To me, quinces are a real treat. Incredibly hard and tart when raw, they're transformed by cooking into stunning crimson jewels with a distinctive flavour and haunting perfume. They traditionally have a fairly short season from mid autumn into early winter, but careful storage extends the season. As quinces ripen from greenish yellow to deeper gold, the pectin levels will drop, making them less suitable for jams and jellies but just as delicious roasted. Ask your greengrocer about varieties, as some quinces don't hold their shape as well during cooking.
5 medium quinces, fuzz brushed off
400g castor sugar
100g of your favourite honey
1 lemon, zest peeled and juiced
1 orange, zest peeled and juiced
2 cinnamon quills
2 fresh bay leaves
1. Preheat your oven to 140C fan-forced or 160C conventional.
2. Carefully cut the quinces in half lengthways and lay them in a ceramic baking dish, cut side up. Scatter over the sugar, drizzle with the honey, add the lemon and orange zest and juice and pour over the verjuice. Scatter over the cinnamon quills, cloves and bay leaves, cover with baking paper and foil and bake for two hours.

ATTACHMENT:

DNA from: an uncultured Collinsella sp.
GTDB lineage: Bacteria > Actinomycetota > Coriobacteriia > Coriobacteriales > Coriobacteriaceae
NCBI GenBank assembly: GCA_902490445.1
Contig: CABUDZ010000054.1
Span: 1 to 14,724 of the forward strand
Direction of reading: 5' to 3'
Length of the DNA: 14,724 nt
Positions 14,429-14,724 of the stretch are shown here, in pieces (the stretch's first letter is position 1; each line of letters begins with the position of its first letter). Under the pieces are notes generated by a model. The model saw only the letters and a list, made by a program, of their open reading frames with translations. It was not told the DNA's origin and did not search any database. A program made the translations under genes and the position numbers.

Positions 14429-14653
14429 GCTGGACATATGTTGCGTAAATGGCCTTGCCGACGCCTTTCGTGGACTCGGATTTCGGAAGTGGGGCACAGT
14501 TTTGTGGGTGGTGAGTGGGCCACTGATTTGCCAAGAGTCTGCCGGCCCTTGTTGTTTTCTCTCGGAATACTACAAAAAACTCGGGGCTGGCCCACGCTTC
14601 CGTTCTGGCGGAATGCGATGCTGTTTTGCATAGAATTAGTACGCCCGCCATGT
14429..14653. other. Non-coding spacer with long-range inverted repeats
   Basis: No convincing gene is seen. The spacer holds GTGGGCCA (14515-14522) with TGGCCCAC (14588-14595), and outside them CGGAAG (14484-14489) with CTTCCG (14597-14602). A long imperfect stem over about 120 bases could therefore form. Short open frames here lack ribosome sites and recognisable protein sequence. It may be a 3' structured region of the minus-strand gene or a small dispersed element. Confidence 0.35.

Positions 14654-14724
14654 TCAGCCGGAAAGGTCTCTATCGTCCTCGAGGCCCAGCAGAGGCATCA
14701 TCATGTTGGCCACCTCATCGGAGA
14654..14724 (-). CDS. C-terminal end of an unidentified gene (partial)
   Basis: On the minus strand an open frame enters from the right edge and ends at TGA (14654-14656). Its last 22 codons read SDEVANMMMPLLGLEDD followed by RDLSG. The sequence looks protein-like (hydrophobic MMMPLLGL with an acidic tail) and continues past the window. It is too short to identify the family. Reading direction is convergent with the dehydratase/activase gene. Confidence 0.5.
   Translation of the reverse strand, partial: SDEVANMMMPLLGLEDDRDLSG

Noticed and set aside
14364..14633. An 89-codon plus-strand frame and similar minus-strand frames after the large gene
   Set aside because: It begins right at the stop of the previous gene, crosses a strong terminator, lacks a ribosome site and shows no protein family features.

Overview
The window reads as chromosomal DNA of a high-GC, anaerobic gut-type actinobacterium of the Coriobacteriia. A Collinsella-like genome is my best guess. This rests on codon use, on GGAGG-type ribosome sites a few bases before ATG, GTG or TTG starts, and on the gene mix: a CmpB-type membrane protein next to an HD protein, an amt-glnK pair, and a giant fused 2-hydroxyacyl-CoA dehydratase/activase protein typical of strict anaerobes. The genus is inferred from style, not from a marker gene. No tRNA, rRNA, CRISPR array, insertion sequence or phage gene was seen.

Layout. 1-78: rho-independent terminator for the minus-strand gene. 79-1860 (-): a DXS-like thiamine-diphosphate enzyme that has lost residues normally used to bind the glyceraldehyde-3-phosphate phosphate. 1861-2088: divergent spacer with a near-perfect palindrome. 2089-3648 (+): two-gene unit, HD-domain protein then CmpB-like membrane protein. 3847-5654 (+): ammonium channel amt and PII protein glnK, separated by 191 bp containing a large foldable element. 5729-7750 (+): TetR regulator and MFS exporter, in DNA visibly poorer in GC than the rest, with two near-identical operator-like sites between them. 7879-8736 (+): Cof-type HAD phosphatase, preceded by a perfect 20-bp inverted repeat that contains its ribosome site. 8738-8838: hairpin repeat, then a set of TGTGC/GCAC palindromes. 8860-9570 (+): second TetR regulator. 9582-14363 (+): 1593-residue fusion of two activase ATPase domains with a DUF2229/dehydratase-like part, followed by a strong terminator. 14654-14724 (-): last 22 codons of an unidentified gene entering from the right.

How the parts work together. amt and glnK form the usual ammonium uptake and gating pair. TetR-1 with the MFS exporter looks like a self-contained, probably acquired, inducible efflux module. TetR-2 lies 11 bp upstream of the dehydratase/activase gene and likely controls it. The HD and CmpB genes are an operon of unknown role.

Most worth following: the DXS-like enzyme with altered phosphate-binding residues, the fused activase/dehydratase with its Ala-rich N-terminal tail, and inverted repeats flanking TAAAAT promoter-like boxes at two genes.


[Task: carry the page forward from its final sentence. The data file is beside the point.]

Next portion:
3. Uncover and cook for a further two hours. Once cooked, the quinces will be crimson in colour and there will be a thick, fragrant and almost jam-like syrup in the dish.
4. You can serve the quinces hot or at room temperature, although once refrigerated they will need to be warmed through to relax the jelly. I especially like them served warm with plenty of chilled vanilla custard but ice-cream or cream are also good.
1. When buying quinces, select ones that are fragrant and heavy in the hand.
2. Use leftover cooked quinces to make quince paste, which is delicious served with cheese. Strain the syrup to discard the spices, remove the cores and puree the flesh with the strained syrup, strain again (not too fine - you just want to keep any stray skin or pips out) and set in a lined dish in the fridge.
3. Cooking the quinces in their skins really enhances their beautiful ruby colour once cooked.